Engage Diversity Supplement Recipients: The NIH should encourage PIs who are recipients of Diversity Supplements and their mentees to find novel, locally-appropriate, ways to engage other local URM High School students to draw them into biomedical science careers.
Broaden Research Possibilities and Opportunities: The NIH should commit to bridging URM college students to graduate school. We propose the NIH create a fund to support research opportunities for undergraduate URM research throughout the school year and for Summer research and to travel to laboratories for research rotations and training experiences. Furthermore, we strongly recommend that the NIH create research opportunities for lab research within academic institutions beginning at the high school level, as the undergraduate level is not early enough to foster deep interest.
Science Conference Attendance: The NIH should increase funding for URMs (from undergraduate to post-doctoral) to attend scientific conferences, and, for local conferences, the NIH could support attendance for URM high school students. Since science conferences can be difficult for a HS student to navigate, we suggest they be assigned an undergrad or grad student 'buddy' to shepherd the HS student through the meeting. This is an idea that was practiced by the Society for Neuroscience to bring local high school students to their meetings.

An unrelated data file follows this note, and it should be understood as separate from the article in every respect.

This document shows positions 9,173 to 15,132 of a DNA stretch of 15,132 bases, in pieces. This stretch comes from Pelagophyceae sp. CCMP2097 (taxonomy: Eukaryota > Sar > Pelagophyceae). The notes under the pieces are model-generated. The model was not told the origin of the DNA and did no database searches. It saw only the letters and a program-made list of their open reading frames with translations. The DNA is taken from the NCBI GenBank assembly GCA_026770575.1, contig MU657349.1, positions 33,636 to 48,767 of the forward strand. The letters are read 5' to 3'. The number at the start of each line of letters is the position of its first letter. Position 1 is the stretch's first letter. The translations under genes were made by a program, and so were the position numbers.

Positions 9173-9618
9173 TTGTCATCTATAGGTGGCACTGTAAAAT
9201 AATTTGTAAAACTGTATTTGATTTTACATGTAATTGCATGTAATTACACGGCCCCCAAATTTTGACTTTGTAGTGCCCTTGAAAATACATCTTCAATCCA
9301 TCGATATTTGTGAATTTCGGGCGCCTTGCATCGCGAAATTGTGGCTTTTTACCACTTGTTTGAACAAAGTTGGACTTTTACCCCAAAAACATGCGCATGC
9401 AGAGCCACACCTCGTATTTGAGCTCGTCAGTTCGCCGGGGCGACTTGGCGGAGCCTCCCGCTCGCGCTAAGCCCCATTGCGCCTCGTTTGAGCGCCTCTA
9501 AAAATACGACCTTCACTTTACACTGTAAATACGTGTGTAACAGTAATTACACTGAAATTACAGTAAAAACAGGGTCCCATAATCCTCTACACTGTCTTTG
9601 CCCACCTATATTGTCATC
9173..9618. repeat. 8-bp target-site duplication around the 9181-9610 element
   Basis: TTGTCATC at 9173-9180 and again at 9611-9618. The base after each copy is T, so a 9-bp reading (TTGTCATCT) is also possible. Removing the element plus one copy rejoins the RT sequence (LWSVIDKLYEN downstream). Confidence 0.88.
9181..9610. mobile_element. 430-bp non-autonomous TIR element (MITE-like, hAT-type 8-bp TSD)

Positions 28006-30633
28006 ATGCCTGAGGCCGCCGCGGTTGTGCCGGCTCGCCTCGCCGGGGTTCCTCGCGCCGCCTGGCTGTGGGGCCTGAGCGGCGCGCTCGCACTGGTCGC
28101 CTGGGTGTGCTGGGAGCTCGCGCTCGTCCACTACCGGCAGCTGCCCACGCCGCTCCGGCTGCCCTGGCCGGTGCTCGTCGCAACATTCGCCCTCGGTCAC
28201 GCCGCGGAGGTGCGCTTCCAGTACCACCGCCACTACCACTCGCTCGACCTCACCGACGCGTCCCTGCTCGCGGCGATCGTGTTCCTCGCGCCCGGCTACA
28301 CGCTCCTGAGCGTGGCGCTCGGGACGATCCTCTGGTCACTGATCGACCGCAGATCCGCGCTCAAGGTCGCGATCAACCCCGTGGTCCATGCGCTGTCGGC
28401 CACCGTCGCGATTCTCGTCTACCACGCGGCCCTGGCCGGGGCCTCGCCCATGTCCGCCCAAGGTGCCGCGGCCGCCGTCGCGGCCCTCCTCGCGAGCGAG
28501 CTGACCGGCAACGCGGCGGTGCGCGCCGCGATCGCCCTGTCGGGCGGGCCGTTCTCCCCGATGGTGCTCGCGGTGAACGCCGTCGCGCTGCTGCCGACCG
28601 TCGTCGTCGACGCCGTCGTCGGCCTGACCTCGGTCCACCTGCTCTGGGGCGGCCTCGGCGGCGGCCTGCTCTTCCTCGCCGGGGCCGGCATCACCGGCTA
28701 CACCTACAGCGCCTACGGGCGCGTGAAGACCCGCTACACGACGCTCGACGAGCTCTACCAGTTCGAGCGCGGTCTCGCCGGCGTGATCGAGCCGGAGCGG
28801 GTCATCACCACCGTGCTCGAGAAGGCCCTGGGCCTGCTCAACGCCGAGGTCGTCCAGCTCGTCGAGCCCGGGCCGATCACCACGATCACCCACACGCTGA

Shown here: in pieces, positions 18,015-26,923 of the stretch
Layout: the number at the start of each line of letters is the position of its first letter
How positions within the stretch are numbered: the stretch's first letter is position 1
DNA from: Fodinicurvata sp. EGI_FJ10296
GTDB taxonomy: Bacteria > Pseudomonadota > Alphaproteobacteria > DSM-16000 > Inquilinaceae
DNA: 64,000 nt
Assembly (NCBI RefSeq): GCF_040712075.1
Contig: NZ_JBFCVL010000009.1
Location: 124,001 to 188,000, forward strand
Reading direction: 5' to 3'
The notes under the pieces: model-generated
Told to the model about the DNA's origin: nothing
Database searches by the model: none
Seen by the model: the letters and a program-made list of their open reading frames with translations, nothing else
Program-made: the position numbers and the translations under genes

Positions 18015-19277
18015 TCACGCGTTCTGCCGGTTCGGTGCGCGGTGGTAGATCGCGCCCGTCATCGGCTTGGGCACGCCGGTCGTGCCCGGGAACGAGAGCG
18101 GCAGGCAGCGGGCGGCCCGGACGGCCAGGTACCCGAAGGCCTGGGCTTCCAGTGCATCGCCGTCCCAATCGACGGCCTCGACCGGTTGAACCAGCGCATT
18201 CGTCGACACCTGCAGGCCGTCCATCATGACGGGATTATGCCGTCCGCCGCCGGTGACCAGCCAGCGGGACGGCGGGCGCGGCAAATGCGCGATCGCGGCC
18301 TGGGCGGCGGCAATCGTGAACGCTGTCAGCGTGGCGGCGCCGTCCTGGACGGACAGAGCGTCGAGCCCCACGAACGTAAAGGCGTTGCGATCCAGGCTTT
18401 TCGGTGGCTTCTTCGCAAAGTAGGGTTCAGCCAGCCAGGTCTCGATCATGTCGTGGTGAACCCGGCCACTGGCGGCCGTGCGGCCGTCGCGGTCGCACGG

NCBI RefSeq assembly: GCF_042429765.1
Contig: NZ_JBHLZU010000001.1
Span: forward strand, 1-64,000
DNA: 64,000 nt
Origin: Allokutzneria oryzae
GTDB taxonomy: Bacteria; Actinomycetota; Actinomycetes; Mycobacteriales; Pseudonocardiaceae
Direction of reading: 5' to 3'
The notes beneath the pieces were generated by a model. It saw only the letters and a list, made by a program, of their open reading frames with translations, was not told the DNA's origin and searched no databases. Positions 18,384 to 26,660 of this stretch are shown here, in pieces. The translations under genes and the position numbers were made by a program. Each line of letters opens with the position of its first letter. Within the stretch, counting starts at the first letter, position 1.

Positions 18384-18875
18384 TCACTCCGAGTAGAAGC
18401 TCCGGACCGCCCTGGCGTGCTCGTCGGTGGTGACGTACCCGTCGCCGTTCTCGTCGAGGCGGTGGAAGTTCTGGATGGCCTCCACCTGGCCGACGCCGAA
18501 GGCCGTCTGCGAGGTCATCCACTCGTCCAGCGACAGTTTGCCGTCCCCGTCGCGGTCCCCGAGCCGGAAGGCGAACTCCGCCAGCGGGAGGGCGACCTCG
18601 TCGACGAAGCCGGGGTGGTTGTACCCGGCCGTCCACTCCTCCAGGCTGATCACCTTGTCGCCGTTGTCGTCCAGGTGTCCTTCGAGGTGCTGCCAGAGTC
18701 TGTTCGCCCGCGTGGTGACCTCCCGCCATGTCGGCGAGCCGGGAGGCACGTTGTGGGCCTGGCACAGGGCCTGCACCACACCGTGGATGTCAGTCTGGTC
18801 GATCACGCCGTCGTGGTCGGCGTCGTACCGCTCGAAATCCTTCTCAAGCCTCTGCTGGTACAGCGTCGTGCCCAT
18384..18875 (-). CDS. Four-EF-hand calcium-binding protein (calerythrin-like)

Matrix Networking: The NIH should commit to helping to create a fair networking "playing field" of career advancement by pairing mentees with mentors to help with training, funding, and job networking opportunities. By supporting matrix mentoring via a hybrid of virtual and in person training programs for high school, undergraduate and graduate students, we can promote networking that will link URM scientists horizontally (with peers forming social circles) and vertically (with accomplished senior colleagues interested in promoting URM sustained incorporation). This format fosters social capital and strengthens self-assessment and confidence, both key to long-term success.
Mental Health and Well-Being: The NIH should foster programs that target well-being for URM students and faculty. Careers in science can be stressful, catalyzing problems in mental health and well-being, and this can be particularly problematic for underrepresented minorities within academia. To this point, structural and institutional racism is recognized today as a public health risk for URMs.
Honoring/Recognizing: The NIH should advocate that URM researchers in our various science communities are more carefully considered and better represented among our honored members, awardees, and meeting invited speakers.
It is important that we work to eliminate systemic and institutional racism, personal racism, and unconscious bias, and also work to increase the diversity within our own profession, without succumbing to the institutional structures and processes that can block openness and prevent change. Ultimately this is positive, not just for the URMs, but also for the science because diverse input from a spectrum of different perspectives results in more thorough questioning of the basic tenets of scientific advance. We appreciate the opportunity to provide these comments and look forward to working together to address this critical need.
Thank You for collecting thoughts, suggestions, and ideas to promote Diversity in science and to correct the errors of our past and present on this topic.
On behalf of the AChemS Executive and Diversity Committees